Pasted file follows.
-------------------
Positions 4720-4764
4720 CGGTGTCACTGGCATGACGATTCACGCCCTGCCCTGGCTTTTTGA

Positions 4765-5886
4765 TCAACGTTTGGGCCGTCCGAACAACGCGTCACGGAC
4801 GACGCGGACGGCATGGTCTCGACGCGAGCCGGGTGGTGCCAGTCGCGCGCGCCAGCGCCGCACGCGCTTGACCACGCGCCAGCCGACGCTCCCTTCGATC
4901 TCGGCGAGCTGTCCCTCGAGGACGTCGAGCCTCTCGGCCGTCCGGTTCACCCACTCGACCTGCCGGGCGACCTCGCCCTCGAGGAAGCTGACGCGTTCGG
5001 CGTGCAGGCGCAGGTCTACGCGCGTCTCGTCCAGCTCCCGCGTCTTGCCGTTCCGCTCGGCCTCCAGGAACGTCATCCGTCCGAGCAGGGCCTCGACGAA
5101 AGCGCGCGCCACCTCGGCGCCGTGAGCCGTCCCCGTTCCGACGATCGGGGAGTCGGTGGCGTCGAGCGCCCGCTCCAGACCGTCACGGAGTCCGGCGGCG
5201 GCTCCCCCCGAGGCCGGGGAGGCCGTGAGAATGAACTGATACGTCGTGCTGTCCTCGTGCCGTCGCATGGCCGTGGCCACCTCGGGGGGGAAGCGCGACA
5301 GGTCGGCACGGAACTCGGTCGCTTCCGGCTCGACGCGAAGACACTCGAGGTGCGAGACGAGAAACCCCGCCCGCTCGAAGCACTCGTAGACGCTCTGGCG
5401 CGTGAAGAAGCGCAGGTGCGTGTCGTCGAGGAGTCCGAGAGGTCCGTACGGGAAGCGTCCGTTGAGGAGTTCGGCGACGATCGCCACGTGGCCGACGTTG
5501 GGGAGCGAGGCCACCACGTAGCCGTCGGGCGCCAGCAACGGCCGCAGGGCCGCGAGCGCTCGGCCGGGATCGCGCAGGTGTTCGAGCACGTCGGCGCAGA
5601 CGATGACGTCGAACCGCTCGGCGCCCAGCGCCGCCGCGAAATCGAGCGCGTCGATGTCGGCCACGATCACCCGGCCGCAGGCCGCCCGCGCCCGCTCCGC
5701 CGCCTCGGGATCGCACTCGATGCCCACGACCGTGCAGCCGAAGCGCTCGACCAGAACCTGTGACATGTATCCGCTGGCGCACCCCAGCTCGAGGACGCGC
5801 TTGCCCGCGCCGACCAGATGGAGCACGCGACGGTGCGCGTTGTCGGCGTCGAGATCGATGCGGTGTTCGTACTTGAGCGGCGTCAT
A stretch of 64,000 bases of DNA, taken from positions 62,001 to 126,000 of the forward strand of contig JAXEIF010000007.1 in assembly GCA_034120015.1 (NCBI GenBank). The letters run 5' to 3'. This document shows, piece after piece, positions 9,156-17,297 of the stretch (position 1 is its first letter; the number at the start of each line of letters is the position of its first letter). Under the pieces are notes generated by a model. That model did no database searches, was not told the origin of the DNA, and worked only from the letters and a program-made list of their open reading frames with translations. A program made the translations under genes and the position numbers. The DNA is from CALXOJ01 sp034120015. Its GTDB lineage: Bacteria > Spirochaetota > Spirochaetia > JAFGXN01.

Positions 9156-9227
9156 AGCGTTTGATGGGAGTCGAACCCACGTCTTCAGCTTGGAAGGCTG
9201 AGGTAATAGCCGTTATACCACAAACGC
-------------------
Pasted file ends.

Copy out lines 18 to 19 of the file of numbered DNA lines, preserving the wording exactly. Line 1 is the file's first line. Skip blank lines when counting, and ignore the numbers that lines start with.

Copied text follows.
9156 AGCGTTTGATGGGAGTCGAACCCACGTCTTCAGCTTGGAAGGCTG
9201 AGGTAATAGCCGTTATACCACAAACGC